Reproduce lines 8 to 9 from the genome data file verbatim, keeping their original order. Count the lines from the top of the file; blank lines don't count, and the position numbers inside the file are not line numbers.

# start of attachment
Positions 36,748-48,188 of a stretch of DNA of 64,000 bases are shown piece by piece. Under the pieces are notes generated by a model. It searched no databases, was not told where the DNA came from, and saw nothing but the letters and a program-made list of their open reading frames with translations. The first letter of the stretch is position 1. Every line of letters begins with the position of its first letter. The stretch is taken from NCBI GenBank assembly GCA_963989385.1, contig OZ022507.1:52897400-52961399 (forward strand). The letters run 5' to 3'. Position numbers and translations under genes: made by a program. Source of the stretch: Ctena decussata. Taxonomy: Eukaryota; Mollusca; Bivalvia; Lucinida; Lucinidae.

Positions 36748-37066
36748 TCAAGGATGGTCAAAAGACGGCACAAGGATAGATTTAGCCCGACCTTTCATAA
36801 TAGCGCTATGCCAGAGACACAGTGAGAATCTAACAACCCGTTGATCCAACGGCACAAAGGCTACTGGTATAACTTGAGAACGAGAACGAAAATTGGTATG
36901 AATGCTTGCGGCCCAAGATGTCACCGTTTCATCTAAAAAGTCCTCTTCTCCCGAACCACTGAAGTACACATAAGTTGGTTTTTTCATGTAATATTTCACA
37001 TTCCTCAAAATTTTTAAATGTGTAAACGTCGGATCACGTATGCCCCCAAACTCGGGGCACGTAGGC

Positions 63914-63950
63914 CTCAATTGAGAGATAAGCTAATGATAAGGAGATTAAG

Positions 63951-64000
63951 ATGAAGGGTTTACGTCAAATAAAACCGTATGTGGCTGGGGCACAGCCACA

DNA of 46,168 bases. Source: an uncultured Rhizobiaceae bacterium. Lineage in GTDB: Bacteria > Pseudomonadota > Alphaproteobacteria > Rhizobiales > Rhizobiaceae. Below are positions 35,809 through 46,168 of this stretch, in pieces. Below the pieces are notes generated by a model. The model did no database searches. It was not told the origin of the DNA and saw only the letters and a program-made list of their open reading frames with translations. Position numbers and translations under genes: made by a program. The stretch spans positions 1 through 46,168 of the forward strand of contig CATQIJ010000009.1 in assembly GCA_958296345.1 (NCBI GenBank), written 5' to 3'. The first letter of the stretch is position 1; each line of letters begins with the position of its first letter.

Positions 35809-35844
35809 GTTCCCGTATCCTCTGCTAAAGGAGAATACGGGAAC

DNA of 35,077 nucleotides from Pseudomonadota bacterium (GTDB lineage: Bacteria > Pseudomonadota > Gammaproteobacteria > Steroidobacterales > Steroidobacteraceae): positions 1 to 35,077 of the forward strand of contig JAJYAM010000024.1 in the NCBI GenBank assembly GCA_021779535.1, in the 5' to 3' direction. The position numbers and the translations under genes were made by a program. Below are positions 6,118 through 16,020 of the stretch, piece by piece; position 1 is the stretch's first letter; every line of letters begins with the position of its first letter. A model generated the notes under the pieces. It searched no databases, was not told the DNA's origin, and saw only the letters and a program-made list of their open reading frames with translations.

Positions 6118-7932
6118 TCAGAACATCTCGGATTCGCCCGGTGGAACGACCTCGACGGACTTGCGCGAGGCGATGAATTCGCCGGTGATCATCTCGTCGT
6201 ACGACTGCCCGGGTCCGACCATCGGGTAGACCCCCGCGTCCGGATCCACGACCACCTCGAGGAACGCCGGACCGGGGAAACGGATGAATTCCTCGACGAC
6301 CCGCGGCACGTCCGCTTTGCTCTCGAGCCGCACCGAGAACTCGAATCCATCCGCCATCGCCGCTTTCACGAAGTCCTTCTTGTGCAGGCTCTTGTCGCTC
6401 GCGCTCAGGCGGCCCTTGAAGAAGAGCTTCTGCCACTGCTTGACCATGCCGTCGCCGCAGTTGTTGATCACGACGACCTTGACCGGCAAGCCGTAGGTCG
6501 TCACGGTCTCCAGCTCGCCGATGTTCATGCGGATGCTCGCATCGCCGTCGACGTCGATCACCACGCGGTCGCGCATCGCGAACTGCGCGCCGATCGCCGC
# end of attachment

63914 CTCAATTGAGAGATAAGCTAATGATAAGGAGATTAAG

Positions 63951-64000